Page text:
Hitchhiking today was uneventful. I took the Munich subway to someplace near the autobahn, walked 30 minutes, waited 30 minutes, then got a ride to the edge of Stuttgart. The driver played guitar and the passenger was from Jordan. That’s all I found out about them. “Salemilecham,” I said. “Shokran.” “Afwan.” That’s the closest I can come to a phonetic transcript of our 3-word conversation in Arabic. They hunted around to find me a good spot without success, so I started walking, looking, ten minutes, but before I could find that good spot, a small delivery truck swerved over and gave me a ride to the edge of Tubingen, where I accosted a young couple for directions to the bus. He was an American studying here, and she had just flown in to make sure he went straight home at the end of the semester.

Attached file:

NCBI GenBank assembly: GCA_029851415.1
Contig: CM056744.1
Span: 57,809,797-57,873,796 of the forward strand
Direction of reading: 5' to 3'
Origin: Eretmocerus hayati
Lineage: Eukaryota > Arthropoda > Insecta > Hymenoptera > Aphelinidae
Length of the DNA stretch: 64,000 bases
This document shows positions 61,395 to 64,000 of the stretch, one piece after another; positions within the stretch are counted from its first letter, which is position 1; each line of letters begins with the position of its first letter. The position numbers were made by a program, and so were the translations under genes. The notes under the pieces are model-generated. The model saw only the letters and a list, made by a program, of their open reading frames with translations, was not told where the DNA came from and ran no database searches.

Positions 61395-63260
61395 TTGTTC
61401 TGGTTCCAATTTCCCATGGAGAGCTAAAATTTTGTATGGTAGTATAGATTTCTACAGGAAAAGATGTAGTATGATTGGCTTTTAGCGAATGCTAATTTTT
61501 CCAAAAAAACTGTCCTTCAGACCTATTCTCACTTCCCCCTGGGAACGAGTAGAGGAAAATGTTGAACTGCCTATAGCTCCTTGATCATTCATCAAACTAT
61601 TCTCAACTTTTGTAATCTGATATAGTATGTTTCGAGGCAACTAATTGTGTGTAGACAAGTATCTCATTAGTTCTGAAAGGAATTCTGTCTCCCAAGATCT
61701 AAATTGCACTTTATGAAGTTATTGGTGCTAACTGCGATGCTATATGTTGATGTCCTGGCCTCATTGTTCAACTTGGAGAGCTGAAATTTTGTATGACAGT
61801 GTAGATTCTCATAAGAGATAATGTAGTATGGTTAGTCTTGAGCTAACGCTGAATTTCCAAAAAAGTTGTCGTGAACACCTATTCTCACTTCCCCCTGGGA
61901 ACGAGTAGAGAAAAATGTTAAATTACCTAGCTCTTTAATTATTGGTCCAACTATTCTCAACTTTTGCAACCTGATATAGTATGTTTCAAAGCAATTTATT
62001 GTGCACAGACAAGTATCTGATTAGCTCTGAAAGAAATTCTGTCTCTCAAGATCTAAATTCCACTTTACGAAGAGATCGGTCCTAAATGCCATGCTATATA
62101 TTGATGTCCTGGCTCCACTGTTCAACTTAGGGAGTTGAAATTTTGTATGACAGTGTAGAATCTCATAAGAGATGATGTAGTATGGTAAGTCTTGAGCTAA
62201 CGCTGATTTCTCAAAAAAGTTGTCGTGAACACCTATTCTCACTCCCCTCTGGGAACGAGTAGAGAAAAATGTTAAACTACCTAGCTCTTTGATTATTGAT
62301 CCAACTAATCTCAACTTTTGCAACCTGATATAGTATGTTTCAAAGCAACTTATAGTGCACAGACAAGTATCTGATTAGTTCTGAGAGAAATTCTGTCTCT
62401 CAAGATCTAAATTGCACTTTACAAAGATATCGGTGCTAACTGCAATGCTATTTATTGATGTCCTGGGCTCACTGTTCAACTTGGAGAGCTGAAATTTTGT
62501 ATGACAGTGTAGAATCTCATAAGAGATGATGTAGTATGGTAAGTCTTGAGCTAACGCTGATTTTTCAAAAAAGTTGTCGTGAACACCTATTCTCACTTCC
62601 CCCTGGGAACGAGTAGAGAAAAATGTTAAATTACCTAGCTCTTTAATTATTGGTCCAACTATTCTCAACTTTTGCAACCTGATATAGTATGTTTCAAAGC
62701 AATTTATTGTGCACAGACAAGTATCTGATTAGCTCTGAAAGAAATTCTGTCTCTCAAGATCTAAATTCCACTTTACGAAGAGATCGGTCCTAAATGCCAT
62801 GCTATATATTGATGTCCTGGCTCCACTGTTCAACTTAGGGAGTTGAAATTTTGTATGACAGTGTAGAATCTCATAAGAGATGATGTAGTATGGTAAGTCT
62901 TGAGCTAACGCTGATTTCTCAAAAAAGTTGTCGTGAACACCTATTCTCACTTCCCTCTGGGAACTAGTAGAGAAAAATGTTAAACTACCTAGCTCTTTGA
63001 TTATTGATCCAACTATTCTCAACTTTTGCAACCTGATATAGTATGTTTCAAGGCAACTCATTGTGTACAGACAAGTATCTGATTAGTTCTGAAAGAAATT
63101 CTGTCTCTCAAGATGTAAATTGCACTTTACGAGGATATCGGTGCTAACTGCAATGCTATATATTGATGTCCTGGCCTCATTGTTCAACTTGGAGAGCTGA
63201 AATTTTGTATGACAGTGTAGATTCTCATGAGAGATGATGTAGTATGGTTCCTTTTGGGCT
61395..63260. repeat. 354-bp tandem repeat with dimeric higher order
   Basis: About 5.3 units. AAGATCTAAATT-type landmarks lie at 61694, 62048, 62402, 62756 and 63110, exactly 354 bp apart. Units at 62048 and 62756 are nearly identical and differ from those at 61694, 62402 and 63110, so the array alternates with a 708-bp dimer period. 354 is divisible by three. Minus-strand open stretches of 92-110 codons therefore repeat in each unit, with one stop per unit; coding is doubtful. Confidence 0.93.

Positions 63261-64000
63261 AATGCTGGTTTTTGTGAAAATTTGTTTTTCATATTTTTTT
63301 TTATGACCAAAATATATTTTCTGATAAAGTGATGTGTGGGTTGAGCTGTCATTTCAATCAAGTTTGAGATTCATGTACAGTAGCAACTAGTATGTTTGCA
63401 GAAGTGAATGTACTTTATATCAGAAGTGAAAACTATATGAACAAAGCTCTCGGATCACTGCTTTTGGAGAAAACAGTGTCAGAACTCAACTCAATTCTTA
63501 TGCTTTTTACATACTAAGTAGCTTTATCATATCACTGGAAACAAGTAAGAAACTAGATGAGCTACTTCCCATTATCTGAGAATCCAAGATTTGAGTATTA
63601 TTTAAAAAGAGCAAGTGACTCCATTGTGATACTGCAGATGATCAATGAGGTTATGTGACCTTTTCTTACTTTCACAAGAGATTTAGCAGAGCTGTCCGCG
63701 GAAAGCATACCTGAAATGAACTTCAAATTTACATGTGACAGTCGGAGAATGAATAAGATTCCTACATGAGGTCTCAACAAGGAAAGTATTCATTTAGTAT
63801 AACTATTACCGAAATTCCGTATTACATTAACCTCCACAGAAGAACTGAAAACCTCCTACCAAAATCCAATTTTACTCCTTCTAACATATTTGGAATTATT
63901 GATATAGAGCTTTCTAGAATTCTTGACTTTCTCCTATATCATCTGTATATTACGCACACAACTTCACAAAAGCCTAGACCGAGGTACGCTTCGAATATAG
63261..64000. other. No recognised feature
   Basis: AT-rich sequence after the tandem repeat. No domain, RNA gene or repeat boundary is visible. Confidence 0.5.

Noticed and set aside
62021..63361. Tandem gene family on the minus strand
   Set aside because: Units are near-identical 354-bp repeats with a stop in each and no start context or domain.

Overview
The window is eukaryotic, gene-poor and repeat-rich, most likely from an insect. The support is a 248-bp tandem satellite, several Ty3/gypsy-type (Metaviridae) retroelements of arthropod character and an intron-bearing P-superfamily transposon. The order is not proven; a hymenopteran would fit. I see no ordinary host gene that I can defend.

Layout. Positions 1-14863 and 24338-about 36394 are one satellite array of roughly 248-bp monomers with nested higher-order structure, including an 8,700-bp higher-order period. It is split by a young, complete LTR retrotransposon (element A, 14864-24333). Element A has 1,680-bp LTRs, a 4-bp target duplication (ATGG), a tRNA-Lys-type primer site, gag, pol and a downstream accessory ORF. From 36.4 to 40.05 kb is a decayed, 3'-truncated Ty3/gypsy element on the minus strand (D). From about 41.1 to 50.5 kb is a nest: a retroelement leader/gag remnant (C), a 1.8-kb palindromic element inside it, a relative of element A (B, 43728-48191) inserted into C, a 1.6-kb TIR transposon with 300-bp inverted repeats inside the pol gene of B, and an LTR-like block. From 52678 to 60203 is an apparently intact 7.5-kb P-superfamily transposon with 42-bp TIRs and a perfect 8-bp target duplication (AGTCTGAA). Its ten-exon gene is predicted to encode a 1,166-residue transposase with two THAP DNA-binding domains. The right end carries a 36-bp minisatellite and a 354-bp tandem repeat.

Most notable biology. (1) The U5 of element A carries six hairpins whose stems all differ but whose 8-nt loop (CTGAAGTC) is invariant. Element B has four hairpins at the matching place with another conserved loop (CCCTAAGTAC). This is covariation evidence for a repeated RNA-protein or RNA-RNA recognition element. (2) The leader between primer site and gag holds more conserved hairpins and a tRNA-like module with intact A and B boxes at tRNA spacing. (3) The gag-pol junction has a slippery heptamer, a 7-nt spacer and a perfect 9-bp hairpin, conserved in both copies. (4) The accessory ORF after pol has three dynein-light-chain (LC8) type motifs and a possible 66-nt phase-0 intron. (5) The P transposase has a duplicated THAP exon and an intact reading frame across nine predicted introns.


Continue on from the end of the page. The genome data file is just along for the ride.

Next to a bridge near the Altstadt of this medieval college town sits the d.a.i. (Deutsch-Amerikanisches Institut).
It is here that I almost got a job. I had set up a meeting with the summer camp person, but she was ill, so I went straight to the director.
“We could use someone like you,” she said. “We’re expanding our English language courses to the business community.” She offered to help me with a work permit and to set up a sample class for next week, and stepped out to speak to the language coordinator.
Five minutes of glee and she was back to say that someone had just been hired. Back to the Schwarzes Schaf coffee shop in a student-heavy part of the Altstadt to commiserate with the cool and friendly barista.
At least I got to walk up to the Schloss. That was nice.